Two women who had abortions. Two recent public discussions of these abortions. Two quite different takes on them. The same life-ending procedure, but two very different responses to what has been done. It is incredible really, the diversity of reactions presented here.
The first case involves a long-standing feminist who just recently described her abortion of long ago. Most noteworthy – and shocking – about her story is how she cavalierly refers to the killed unborn baby as a “tumor” which went away. This is how her story is reported by one news outlet:
“The well-known pro-abortion feminist and psychologist Florence Thomas has published an account of her illegal abortion at the age of 22, obtained in the mid-1960s in France, in which she refers to her unborn child as a ‘tumor.’ In the account, Thomas says that she knew that there were ‘risks’ associated with her out-of-wedlock relationship with her boyfriend.”
Says Thomas, “I remember the nights of warmth and love. Love every night, love at midday, and the euphoria of having the world in our hands. And yes, we took risks. The love merited it. Love always merits it.” A strange sort of love indeed, that says killing one’s own child is somehow worth it.
The article continues, “However, when the ‘risk’ turned into the reality of an unborn child in Thomas’ womb, she and her boyfriend quickly agreed to end its life at the hands of a renegade doctor, ‘expelled and condemned by the Association of Gynecologists,’ who performed abortions secretly at his house on the outskirts of Paris. After the doctor had dismembered her unborn child, Thomas says she felt ‘a relief. An immense relief. This tumor went away, disappeared. I could go back to living.’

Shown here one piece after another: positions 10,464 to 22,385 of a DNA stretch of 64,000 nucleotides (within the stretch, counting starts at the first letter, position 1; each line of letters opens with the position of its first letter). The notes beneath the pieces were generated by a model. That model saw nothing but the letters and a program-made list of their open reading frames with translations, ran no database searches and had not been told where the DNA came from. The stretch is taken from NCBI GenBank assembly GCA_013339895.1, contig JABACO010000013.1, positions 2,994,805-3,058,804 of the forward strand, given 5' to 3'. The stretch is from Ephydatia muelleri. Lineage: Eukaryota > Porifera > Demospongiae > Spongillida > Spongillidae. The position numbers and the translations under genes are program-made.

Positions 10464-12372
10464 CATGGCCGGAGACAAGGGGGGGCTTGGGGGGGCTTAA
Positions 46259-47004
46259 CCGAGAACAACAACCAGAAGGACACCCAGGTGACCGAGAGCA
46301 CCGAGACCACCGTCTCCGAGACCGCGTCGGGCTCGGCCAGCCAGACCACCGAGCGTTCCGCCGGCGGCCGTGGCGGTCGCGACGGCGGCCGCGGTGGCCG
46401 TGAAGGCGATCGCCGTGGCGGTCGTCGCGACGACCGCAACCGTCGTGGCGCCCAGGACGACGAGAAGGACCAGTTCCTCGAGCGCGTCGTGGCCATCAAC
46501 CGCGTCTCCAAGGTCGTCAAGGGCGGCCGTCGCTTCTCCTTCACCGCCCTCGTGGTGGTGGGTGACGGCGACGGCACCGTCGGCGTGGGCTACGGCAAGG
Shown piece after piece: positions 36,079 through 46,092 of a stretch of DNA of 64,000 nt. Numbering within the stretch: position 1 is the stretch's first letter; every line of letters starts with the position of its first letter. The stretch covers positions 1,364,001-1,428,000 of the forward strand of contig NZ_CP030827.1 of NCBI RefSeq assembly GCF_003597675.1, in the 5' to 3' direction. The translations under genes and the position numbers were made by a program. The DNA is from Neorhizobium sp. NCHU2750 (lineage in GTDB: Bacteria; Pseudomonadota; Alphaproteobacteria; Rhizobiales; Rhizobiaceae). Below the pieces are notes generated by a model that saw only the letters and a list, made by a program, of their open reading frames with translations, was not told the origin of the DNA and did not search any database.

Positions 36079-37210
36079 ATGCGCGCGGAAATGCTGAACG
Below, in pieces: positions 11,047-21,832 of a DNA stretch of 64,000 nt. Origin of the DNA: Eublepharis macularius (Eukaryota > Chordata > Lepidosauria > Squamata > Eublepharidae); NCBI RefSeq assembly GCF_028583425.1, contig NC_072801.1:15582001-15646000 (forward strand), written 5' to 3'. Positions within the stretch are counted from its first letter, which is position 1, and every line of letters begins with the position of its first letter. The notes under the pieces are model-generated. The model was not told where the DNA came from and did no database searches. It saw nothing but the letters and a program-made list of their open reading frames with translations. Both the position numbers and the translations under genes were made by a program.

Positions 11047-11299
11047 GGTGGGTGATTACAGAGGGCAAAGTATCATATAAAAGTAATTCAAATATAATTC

“Thomas, who moved to Colombia to follow her then-boyfriend, is now a psychologist at the National University of Colombia and the founder of the Woman and Society Group (Grupo Mujer y Sociedad). She is famous for her claim that women should be permitted to terminate the lives of their unborn children whenever the child isn’t ‘desired’ by the mother, because the love of the mother is what ‘humanizes’ the fetus.”
It is interesting to note however the end of this story: “Although Thomas claims she has never felt any guilt following the deadly procedure, she admits that afterward she ‘knew that I would not ever again have an abortion in my life. I went through that once in my life, and I would not do it twice. Today I continue to wonder how a woman can have an abortion two or three times and even more’.”
Curious that. If this is a mere tumor, then why the reluctance to again expel another tumor? It seems like it is not a whole lot more than having one’s fingernails clipped. A bit more invasive, admittedly, but one is simply removing an unwanted – and in this case, supposedly malignant – body part.
Contrast this story with that of another woman who has also just gone public about her past abortions. This woman had two abortions, and now writes, “I had an abortion and I hate myself”. This is how her story is reported:
“Kelly Clinger, a performer and former backup singer for the pop star Britney Spears, had two abortions when she was in her early twenties. She tells her abortion stories in [an] article written this week. [It] tells of her continuing struggles to come to terms with the aftermath of those abortions.”